ADEN (Reuters) - Fighting between the Yemeni army and militants in and around the southern provincial capital of Zinjibar killed at least 12 people on Wednesday, just days after the government declared it had "liberated" the city from Islamist fighters.
An army official said seven militants and one soldier were killed in a suburb of the coastal city, which the army last week recaptured from Islamist fighters suspected of links to al Qaeda's Yemen-based branch.
Four more militants were killed in another part of Zinjibar.
"The militants snuck into the area to try to carry out a suicide attack, but the snipers from the army prevented them and killed seven extremists," said the military official.
Zinjibar, capital of the volatile Abyan province, was seized in May by militants calling themselves Ansar al-Sharia (partisans of Islamic law).
Residents said the army launched Katyusha rockets against pockets of insurgents in the city.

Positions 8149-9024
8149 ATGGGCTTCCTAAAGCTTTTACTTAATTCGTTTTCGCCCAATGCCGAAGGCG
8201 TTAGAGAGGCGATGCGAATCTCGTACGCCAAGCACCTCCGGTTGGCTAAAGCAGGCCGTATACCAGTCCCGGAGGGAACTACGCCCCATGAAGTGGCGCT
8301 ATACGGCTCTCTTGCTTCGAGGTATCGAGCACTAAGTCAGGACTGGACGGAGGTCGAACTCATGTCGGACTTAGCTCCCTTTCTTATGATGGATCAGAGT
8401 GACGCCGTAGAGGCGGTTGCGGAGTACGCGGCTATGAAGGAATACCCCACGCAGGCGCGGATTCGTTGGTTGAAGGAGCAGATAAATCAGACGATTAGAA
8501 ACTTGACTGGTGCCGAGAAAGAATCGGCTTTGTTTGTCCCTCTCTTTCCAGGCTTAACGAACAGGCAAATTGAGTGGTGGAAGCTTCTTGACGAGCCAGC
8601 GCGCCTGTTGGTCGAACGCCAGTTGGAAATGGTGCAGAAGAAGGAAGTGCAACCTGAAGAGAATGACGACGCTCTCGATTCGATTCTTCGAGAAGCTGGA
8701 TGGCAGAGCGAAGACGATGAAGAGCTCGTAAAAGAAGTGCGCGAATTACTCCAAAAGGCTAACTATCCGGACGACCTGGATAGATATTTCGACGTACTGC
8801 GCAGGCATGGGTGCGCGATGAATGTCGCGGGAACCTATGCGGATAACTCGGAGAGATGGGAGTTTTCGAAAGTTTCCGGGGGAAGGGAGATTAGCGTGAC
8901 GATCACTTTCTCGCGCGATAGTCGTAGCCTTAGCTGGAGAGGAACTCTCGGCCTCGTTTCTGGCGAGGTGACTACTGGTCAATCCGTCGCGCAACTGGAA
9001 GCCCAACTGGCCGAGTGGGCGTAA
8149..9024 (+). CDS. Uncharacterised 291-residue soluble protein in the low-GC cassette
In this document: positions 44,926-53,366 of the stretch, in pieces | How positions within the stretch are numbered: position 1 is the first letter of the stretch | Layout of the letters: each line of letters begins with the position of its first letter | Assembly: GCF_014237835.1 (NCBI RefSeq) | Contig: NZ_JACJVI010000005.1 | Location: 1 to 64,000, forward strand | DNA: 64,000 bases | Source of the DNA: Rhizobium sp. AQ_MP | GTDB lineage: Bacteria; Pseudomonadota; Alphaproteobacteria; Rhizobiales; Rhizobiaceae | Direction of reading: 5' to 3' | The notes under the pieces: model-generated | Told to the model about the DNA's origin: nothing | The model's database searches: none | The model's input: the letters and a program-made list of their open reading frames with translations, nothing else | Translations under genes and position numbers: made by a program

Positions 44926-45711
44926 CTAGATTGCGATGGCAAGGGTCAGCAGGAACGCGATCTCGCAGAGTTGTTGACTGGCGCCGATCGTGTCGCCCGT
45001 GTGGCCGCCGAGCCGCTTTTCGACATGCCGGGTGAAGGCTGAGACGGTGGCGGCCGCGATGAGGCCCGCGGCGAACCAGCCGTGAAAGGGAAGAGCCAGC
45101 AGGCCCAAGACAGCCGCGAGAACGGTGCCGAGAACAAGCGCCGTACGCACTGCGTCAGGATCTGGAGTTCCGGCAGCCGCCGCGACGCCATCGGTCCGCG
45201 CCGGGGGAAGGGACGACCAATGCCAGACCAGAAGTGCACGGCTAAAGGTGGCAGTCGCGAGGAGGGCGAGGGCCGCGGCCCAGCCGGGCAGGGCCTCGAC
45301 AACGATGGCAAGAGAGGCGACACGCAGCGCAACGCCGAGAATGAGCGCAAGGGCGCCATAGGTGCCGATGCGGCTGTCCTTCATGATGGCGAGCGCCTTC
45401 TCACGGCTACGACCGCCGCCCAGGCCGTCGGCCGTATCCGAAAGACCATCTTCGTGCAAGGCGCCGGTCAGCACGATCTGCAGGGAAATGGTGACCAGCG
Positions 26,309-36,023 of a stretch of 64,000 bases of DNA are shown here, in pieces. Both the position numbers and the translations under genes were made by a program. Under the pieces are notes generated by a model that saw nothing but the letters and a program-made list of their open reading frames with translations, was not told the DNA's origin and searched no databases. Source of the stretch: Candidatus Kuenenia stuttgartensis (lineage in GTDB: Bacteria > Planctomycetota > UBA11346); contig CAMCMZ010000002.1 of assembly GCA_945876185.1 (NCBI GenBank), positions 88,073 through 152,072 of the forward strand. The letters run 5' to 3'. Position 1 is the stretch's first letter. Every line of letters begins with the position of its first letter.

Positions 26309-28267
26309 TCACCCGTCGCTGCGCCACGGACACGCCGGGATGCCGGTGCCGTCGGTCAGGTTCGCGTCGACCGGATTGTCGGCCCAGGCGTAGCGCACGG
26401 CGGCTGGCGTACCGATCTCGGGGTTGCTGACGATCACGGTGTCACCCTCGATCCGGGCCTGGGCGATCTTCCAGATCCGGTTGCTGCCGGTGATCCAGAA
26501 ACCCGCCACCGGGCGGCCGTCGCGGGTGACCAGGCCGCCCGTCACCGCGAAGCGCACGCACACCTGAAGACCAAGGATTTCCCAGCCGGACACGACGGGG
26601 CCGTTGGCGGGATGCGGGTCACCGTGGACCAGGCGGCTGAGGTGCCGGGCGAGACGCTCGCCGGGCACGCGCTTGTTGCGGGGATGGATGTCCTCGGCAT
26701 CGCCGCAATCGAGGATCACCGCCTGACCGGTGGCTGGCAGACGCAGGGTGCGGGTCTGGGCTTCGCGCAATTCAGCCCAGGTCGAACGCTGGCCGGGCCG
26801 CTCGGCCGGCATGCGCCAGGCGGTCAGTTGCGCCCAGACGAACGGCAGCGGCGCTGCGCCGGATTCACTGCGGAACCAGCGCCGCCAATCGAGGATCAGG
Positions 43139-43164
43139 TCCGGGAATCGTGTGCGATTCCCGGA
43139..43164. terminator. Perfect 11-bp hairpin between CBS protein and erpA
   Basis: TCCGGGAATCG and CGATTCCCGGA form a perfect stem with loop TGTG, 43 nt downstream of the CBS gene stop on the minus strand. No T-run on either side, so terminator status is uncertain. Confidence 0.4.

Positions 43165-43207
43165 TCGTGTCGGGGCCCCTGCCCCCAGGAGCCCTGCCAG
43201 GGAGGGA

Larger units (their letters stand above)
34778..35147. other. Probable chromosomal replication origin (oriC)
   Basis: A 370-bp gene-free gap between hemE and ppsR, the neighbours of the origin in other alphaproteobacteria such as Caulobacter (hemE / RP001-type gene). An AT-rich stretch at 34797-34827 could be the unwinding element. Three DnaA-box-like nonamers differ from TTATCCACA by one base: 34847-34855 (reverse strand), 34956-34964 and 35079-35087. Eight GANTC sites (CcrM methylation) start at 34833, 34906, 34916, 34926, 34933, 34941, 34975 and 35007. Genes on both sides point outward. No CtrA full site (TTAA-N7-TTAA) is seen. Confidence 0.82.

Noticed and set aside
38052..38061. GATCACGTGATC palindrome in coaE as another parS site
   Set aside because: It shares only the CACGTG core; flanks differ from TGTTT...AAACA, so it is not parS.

The army later opened artillery fire on militants trying to regroup in a suburb of the city, a security official said, adding that several militants were thought to have been killed.
Separately, Ahmed al-Magidi, governor of the nearby province of Lahej, told Reuters a small number of militants had fled there from Abyan, but he dismissed their significance, saying they could be "counted on the fingers of one hand."
Lahej has absorbed some 15,000 refugees from Abyan, he said adding that there was continued unrest and attacks on checkpoints and buildings, but that attackers were not thought to belong to al Qaeda.
The United States and Saudi Arabia fear lawlessness in Yemen's south will embolden militants to launch strikes on the region and beyond.
Opponents of President Ali Abdullah Saleh, recovering in the Saudi capital Riyadh from a June assassination attempt, have accused him of exaggerating the al Qaeda threat or even manipulating militants as a ploy to scare Washington and Riyadh into backing him.
Saleh is holding onto power despite international pressure to quit and months of protests against his 33-year rule.
(Reporting by Dhu-Yazen Mukhashaf; Writing by Isabel Coles and Firouz Sedarat; Editing by Roger Atwood and Peter Graff)